They may also help prosecutors - if any of the 440 people identified so far by investigators as participants in efforts to suppress the revolution are ever brought to trial.

The log-book was hidden until this year, and was provided by an anonymous person.

"You never met me," he told my colleague, as he handed it over at a late-night meeting. "We never had this conversation."

Radu Tinu, ex deputy chief, Timisoara Securitate
Whatever happened down in the street was the problem of the police and the gendarmerie
Radu Tinu

On 16 December 1989, between 2040 and 2240 in the evening, single wagon train 15/II arrived in Timisoara from Bucharest. It was met by the station chief.

All other trains had to make way for it.

The timing is significant.

The protest gathering was still outside Pastor Tokes's house - the marchers had not yet moved off into the city. According to Radu Tinu - at that time the number two in the Timis county Securitate - the deputy police chief of Romania, the deputy chief prosecutor, and a Securitate general were on that train.

"I had a horrible week, with hardly any sleep," he told me. He watched the revolution unfold before his eyes, collecting information based on phone taps, bugged buildings and a wide network of informers; and then details of the casualties. He made daily reports to his superiors in Bucharest.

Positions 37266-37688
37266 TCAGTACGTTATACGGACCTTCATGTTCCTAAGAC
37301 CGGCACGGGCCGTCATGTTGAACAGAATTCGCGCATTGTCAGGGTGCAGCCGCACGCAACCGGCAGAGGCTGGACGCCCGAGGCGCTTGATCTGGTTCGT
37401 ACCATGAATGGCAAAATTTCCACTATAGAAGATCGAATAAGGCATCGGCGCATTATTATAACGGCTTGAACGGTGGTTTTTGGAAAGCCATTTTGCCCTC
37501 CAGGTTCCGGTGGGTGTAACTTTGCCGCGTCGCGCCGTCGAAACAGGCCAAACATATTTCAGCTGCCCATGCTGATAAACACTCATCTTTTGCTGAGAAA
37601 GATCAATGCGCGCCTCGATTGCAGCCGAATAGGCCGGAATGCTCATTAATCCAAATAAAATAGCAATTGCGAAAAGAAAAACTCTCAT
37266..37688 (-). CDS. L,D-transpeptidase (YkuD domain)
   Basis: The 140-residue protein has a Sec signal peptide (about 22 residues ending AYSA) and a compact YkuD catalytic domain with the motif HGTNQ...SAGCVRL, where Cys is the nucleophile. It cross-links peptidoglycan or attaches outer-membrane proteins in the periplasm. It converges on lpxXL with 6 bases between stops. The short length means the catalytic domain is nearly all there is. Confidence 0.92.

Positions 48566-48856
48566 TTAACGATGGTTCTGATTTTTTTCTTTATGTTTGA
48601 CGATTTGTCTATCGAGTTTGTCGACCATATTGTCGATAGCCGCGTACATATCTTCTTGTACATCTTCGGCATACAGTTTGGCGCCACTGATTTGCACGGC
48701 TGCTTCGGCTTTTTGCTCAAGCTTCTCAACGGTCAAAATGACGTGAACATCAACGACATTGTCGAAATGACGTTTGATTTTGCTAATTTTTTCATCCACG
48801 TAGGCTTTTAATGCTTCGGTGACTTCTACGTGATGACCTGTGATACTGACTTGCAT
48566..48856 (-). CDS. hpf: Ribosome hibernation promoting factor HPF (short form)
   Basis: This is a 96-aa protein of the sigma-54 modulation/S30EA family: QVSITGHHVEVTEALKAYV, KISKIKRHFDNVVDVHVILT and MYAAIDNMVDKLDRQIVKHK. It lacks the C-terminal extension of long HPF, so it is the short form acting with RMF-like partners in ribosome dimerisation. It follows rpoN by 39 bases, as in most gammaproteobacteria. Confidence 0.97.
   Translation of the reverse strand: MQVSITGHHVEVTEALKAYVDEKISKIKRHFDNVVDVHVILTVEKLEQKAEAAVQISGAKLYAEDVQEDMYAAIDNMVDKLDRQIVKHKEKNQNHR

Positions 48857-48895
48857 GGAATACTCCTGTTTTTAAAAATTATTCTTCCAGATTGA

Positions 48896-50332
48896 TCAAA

Uniformed security forces first opened fire on the crowd on the afternoon of 17 December.

To this day, former Securitate officers like Mr Tinu blame the army, and the army blames the secret police for the killings.

"We were just an intelligence service. So what we had to do was to get our information and to analyse it.

"Whatever happened down in the street was the problem of the police and the gendarmerie."

More than 1,000 people died during the revolution, including 72 in Timisoara. In one of the most gruesome episodes, 48 bodies were taken from Timisoara hospital and driven to Bucharest.

There, their bodies were incinerated, and their ashes scattered in the snow.